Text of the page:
On Twitter last week, I expressed the view that per capita alcohol-related disturbances are probably lower in airports than they are in most other public spaces, despite the 24 hour availability.
@Jamesqnicholls What is the issue? Man for man, I expect air passengers are better behaved than the average group of people.— Christopher Snowdon (@cjsnowdon) July 29, 2016
This was no more than an educated guess. Airports are areas of high security where people can't get away with too much silliness. Even drunks respond to incentives.
At the Guardian today, Sally Adams-Merry of Bath University provides some rough and ready numbers to provide illumination.
A figure doing the rounds in the media states that 442 individuals have been arrested on suspicion of being drunk on a plane or airport between March 2014 and March 2016. This figure was obtained by the Press Association through Freedom of Information requests to the Police . Whilst this sounds high, it needs to be considered in the context of the number of passengers traveling through airports each year and the number of arrests on flights that are not alcohol-related. Unfortunately, obtaining a figure for non-alcohol related arrest proved difficult. However, in terms of all travellers, the UK Aviation Industry reports that more than 251 million individuals passed though UK airports in 2015. If we take this as a typical year, then the 442 passengers arrested on suspicion of being drunk represents approximately 0.00018% of all air travellers.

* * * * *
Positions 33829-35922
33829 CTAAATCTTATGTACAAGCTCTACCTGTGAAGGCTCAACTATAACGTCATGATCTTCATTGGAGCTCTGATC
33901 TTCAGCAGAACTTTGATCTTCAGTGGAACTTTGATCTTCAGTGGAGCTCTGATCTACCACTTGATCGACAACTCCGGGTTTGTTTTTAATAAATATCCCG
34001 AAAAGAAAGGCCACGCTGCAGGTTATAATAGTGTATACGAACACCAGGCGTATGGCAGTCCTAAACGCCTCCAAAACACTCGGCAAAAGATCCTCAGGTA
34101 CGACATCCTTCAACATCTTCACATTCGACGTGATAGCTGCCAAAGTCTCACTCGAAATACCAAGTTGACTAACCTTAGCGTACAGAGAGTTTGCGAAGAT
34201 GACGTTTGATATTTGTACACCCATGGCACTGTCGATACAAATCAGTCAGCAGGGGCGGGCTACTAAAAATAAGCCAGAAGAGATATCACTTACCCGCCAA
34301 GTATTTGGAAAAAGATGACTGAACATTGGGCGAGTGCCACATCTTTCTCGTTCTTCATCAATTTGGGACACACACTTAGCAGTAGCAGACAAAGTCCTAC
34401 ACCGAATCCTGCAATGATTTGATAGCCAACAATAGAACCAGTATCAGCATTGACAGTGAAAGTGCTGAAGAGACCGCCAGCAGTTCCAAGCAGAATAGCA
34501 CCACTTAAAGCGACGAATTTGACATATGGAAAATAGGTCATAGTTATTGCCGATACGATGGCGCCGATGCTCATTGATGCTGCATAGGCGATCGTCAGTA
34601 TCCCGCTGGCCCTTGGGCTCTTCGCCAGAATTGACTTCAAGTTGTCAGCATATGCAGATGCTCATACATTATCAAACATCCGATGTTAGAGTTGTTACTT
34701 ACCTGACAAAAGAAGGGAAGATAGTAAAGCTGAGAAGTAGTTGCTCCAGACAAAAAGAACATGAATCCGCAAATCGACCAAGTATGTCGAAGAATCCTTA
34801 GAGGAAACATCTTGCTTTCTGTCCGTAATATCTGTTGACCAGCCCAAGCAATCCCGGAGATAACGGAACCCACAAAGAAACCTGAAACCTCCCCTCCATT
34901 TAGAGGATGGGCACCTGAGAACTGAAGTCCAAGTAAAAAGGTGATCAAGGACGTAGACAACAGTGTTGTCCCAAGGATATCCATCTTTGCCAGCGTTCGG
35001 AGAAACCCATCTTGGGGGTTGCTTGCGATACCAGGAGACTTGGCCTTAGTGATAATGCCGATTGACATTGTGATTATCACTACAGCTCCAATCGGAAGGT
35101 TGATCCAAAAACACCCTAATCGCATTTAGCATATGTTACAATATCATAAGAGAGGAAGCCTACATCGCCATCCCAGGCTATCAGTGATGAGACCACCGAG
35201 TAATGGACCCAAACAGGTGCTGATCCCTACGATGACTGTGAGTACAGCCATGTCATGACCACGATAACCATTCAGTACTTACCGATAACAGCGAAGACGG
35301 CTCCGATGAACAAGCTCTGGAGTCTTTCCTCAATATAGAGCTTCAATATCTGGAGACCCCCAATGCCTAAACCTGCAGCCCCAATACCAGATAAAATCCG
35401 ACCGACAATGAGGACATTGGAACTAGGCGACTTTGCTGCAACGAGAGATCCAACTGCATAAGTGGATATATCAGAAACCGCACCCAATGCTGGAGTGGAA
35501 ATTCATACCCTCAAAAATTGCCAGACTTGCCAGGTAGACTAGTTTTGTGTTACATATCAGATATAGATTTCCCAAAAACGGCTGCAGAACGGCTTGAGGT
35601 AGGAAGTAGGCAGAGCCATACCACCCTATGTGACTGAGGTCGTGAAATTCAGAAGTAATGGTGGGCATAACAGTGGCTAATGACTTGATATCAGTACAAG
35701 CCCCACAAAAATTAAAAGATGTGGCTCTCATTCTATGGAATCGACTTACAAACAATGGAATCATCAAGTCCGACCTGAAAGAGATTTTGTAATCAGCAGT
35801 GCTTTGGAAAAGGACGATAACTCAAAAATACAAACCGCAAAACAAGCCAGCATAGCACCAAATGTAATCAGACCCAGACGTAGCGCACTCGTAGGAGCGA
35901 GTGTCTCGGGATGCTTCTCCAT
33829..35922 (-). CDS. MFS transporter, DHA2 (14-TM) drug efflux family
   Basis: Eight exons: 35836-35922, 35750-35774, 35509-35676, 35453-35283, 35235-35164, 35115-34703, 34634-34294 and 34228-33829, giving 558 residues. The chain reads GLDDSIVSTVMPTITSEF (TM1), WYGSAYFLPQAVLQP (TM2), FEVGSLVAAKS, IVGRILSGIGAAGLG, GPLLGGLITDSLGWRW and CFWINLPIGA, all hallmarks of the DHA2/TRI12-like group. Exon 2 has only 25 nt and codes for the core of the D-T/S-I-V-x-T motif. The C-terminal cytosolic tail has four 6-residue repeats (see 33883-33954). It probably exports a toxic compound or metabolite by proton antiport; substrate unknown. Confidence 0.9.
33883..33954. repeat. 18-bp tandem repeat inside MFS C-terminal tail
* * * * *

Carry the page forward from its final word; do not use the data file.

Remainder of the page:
Alas, she doesn't give us the figures for the general public, but 0.00018% certainly doesn't sound like an epidemic and Sally speaks up for the 99.99982% of us who don't get our collars felt in airports for being pissed up.
An airport-wide ban could see moderate drinkers penalised for the behaviour of a handful of individuals.
Indeed it could. In fact it definitely would. And the same is true of tax hikes, minimum pricing and other 'public health' policies directed at the whole population, but when this is pointed out to the 'public health' racket, we are told that it is an "industry argument". See, for example, this article from Sally's colleagues at Bath University...
The focus on a small number of alcohol misusers provides the AI [alcohol industry] with a frame that has the potential to invalidate the current focus of health policy; the AI argues that population-level approaches, such as taxation or restrictions on advertising, penalizes moderate drinkers because of a ‘few people’ who consume alcohol in an irresponsible way and that these approaches do not tackle alcohol misuse effectively. This supports AI claims that ‘existing regulation is satisfactory’
Does the Guardian realise it is being used as a vehicle for evil industry arguments or does the threat to a nice glass of Sancerre before jetting off to Goa make them valid on this occasion?
As a couple of people of Twitter have pointed out, the maths in the Guardian is wrong (shocking, I know). The 442 arrests were over two years so the annual percentage of arrests is 0.000088%.